So, in recent years, scores of businesses and government agencies are starting to take space weather more seriously. Electric-grid operators are devising plans to reroute currents through their systems to brace for solar storms. Airlines such as Delta have developed plans to reroute flights in the case of emergency. The U.S. military has begun to realize that space-weather blips can disrupt communication in the heat of battle.
But preparing for disruptions isn’t easy. Just as interest in space weather is surging, the United States is facing the loss of key monitoring satellites in the coming years because budget cuts mean that aging systems aren’t being replaced. And scientists are rushing to plug troubling gaps in their knowledge about these storms.
The problem is far from theoretical. Last month, at a conference on space weather in Silver Spring, Md., Daniel Baker of the University of Colorado announced that the sun had unleashed another large coronal mass ejection in July 2012 that traveled at speeds comparable to the Carrington Event of 1859. It missed the Earth by a week.
“Had that storm occurred a week earlier, it would have been a direct hit,” Baker said. “And we’d probably be having a very different conversation about this today.”
When it comes to space weather, the foremost concern is what a solar-induced geomagnetic storm might do to electric grids around the world.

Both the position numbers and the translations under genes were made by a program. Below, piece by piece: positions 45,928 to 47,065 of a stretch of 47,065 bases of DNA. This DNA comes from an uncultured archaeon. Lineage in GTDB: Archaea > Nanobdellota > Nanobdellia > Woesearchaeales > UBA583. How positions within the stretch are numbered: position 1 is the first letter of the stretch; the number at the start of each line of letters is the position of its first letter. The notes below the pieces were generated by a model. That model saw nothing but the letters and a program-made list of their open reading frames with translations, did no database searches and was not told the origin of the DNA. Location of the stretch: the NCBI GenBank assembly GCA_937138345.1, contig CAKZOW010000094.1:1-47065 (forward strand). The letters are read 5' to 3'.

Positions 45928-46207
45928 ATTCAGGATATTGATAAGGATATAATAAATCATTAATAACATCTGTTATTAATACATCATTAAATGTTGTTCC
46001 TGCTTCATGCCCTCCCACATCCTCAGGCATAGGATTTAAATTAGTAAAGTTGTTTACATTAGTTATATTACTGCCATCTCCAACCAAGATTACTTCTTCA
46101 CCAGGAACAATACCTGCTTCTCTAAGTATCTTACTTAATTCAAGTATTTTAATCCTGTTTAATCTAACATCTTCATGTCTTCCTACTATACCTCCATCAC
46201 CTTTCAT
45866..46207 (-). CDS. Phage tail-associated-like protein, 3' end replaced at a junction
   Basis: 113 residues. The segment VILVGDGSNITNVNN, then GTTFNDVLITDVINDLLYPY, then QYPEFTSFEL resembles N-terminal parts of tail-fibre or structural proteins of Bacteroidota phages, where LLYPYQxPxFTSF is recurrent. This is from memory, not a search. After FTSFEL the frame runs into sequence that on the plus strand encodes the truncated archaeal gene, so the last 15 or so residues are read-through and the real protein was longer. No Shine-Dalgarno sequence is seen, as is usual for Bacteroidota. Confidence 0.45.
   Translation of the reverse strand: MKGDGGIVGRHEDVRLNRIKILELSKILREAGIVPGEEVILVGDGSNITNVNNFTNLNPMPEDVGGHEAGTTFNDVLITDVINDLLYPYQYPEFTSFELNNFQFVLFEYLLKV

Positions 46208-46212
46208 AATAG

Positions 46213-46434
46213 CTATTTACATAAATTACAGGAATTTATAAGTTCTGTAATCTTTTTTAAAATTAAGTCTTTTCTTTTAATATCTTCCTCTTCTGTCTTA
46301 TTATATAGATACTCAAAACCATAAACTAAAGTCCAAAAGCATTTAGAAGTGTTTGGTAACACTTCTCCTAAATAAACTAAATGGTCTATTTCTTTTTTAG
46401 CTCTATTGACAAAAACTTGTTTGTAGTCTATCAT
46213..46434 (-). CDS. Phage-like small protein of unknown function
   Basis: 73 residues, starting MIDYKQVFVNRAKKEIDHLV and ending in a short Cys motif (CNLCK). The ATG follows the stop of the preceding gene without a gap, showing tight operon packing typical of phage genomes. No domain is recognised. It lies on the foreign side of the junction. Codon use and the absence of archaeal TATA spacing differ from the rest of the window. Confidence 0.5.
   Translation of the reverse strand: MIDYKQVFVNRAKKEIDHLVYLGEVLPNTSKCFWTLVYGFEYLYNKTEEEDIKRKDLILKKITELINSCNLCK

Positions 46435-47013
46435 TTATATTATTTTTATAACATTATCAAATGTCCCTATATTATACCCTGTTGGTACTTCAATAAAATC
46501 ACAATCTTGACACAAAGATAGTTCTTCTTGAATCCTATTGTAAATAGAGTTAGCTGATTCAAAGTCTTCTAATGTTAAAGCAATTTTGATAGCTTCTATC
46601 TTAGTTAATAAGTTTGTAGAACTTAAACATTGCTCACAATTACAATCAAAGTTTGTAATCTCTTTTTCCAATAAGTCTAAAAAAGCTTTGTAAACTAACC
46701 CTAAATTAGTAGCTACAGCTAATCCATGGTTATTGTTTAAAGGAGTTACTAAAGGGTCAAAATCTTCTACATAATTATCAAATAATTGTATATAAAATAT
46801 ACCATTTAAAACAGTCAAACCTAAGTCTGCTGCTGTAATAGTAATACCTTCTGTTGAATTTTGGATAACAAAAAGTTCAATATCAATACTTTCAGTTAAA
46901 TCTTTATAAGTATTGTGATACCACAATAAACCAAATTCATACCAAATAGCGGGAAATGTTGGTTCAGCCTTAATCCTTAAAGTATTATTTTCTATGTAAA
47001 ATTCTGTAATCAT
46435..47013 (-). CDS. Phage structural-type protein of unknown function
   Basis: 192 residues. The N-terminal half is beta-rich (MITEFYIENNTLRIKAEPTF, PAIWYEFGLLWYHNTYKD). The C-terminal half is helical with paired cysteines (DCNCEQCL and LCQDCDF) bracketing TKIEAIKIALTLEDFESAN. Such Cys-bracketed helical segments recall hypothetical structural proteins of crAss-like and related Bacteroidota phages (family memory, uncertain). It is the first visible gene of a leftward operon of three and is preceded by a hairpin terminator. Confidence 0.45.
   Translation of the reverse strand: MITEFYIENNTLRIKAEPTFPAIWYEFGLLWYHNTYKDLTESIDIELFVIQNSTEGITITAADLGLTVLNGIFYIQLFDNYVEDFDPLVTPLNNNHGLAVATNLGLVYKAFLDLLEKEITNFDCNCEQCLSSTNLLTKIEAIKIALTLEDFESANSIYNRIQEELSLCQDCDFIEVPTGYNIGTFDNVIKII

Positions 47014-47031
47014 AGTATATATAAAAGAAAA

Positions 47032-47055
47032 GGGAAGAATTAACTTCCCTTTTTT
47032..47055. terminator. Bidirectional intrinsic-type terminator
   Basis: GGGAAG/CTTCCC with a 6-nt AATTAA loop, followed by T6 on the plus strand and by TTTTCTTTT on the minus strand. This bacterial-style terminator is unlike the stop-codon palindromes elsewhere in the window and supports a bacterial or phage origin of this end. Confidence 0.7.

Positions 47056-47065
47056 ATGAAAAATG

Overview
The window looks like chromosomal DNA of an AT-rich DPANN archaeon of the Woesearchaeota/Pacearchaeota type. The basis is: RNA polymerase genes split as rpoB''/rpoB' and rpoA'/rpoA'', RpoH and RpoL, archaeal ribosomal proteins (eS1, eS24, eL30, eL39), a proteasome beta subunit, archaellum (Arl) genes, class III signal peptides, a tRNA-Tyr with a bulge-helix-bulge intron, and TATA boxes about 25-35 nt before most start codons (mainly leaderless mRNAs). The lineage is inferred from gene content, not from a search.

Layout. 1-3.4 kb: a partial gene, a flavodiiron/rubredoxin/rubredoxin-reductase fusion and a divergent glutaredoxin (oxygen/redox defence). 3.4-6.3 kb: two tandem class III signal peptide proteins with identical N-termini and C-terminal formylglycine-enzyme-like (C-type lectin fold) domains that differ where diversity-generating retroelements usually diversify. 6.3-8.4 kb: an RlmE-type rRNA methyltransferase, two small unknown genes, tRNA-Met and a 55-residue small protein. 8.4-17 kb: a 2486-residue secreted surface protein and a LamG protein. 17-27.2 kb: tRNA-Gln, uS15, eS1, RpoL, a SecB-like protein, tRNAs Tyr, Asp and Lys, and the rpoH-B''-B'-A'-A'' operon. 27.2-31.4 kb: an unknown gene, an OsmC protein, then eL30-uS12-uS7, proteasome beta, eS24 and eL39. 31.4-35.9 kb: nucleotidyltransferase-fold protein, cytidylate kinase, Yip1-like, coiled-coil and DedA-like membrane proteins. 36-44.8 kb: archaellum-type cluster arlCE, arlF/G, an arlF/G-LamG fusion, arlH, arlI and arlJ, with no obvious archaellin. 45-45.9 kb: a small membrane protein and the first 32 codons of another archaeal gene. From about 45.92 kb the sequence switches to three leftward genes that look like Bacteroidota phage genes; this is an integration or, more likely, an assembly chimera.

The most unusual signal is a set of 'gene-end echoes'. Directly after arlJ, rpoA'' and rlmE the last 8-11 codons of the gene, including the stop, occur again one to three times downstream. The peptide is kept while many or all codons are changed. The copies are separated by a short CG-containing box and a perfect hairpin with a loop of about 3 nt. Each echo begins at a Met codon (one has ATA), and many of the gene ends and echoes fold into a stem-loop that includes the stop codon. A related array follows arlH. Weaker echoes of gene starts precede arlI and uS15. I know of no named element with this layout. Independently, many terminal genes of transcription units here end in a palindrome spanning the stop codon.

At certain points in the sun’s cycle, as sunspots appear and flares erupt, the sun will eject part of its outer atmosphere, a cloud of fast-moving charged particles. If one of these coronal mass ejections hits the Earth’s magnetic field in just the right way, it can induce strong ground currents that travel through power lines, oil pipelines and telecom cables.
A truly severe geomagnetic storm could create currents powerful enough to overload electric grids and damage a significant number of high-voltage transformers, which can take a long time to repair or replace. That could leave millions without power for months or years.
“That’s a key vulnerability,” Smith says. “If you had a really big solar event, there just aren’t enough replacement transformers available. It can take up to 12 months to build new ones.”